Jonathan Addleton, F82, F91, received the Christian A. Herter Award for Constructive Dissent from the American Foreign Service Association at a ceremony at the Department of State on June 18. The awards, which have been given out since 1968, are unique in the federal government; the awards publicly recognize Foreign Service employees who have demonstrated the intellectual courage to challenge the system from within, to question the status quo and take a stand. Addleton, a former ambassador to Mongolia, was recognized for his efforts to bring about more creative and rapid responses on public affairs issues while he was USAID’s senior civilian representative for southern Afghanistan, based in Kandahar.
William Bachovchin, professor of developmental, molecular and chemical biology, and Jatin Roper, assistant professor of medicine, received a grant from the Stephen and Marie Rozan Research Fund for their project titled “Selective Targeting of Tumor Fibroblast to Activate Tumor Immunity.” The project brings together Bachovchin, an expert in drug design who has developed molecules that target proteases, and Roper, an expert in murine models of carcinogenesis. They will determine whether targeting the fibroblast activation protein, a molecule that is over-expressed on stromal cells associated with tumors, will impede tumor progression.
Alex Blanchette, an assistant professor in the Department of Anthropology and in the Environmental Studies program, was awarded the 2013–14 Richard Saller Prize for his doctoral dissertation, titled “Conceiving Porkopolis: The Production of Life on the American ‘Factory’ Farm.” The Saller Prize is given for the year’s best dissertation across the Division of Social Sciences at the University of Chicago.
Maura Brennan, an associate professor of medicine based at Tufts-affiliated Baystate Medical Center in Springfield, Mass., has been appointed to serve another term as chair of the membership committee of the American Academy of Hospice and Palliative Medicine. She continues on the AAHPM membership and strategic planning committee.
Christopher Castellani, G96, was awarded a fellowship from the John Simon Guggenheim Memorial Foundation, which will allow him to continue researching and writing his novel, Leading Men. He is the author of three novels, each published by Algonquin: All This Talk of Love (2013), a New York Times Editor’s Choice and a finalist for the Ferro-Grumley Literary Award; The Saint of Lost Things (2005); and A Kiss from Maddalena (2003), which won the Massachusetts Book Award. His fiction and nonfiction have appeared in Ploughshares and numerous anthologies, including Mentors, Muses and Monsters: 30 Writers on the People Who Changed Their Lives. His next book, The Art of Perspective, a collection of essays, is forthcoming from Graywolf.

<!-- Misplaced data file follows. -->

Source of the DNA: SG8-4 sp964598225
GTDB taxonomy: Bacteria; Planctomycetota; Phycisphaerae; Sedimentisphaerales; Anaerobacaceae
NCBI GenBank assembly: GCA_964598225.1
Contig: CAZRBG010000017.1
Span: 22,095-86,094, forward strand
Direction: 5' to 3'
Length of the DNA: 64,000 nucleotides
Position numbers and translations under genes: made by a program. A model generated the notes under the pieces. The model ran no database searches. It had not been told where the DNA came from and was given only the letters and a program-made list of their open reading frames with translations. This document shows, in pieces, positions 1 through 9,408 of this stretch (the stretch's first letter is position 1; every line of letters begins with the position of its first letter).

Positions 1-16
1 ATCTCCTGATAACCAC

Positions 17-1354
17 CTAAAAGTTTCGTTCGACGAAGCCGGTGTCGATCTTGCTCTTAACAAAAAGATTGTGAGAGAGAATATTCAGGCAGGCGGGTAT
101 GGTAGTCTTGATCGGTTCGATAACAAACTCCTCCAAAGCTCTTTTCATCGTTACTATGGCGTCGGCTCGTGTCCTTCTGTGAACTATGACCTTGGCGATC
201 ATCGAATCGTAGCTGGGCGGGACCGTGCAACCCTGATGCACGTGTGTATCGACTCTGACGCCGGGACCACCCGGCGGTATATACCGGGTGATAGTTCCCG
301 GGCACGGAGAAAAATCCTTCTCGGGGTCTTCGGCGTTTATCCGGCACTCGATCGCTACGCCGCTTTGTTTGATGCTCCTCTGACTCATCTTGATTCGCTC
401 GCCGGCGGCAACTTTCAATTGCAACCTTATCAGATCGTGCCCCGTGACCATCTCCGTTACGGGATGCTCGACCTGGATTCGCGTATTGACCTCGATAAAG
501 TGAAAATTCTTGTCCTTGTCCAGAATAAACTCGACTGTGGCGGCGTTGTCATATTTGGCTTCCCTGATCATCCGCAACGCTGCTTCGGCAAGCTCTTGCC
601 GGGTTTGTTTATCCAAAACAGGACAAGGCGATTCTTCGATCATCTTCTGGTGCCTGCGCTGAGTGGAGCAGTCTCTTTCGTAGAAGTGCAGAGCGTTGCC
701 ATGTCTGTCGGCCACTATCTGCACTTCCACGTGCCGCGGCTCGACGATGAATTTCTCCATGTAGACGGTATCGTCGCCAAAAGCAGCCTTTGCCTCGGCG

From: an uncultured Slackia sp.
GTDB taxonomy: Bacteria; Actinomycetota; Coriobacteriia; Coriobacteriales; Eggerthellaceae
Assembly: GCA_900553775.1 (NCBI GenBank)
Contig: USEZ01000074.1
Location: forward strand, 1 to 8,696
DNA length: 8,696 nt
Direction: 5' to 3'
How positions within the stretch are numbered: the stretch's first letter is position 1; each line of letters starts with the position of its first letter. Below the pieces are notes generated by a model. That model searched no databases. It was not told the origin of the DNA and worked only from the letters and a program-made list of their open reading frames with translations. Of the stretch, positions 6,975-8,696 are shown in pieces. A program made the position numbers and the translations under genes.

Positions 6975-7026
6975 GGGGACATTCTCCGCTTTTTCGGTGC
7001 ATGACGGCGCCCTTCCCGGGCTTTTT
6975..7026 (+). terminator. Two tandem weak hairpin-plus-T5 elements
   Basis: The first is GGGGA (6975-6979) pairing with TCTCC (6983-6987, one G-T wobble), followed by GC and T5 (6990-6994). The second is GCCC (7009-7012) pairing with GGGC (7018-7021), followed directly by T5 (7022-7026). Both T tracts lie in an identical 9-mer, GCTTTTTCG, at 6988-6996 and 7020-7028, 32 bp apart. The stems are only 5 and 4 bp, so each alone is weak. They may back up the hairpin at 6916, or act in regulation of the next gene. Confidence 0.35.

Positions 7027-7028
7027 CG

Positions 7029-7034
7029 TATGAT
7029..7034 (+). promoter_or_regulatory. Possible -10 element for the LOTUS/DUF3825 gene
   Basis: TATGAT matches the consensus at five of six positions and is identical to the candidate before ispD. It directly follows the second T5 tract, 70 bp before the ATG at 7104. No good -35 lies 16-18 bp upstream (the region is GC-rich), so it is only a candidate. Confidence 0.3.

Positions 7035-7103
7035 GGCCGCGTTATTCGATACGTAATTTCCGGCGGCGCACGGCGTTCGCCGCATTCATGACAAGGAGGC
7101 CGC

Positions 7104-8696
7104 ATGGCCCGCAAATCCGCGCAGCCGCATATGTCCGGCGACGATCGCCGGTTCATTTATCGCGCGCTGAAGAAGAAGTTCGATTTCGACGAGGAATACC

Jake Jinkun Chen, a professor of oral biology in the School of Dental Medicine, along with Qisheng Tu and Lily Dong of the University of Texas Health Science Center at San Antonio, won one of three 2014 Innovation in Oral Care Awards, given by the International Association for Dental Research (IADR). Each of them will receive a $75,000 unrestricted research grant, which is funded by GSK Consumer Healthcare and administered by IADR. Chen’s research focuses on developing a new therapy for treating diabetic periodontitis.
Lewis Cohen, a professor of psychiatry based at Baystate Medical Center in Springfield, Mass., is the recipient of the 2014 Eleanor and Thomas P. Hackett Memorial Award, the highest honor of the Academy of Psychosomatic Medicine. The award recognizes achievement across a career in psychosomatic medicine in training, research, clinical practice and leadership.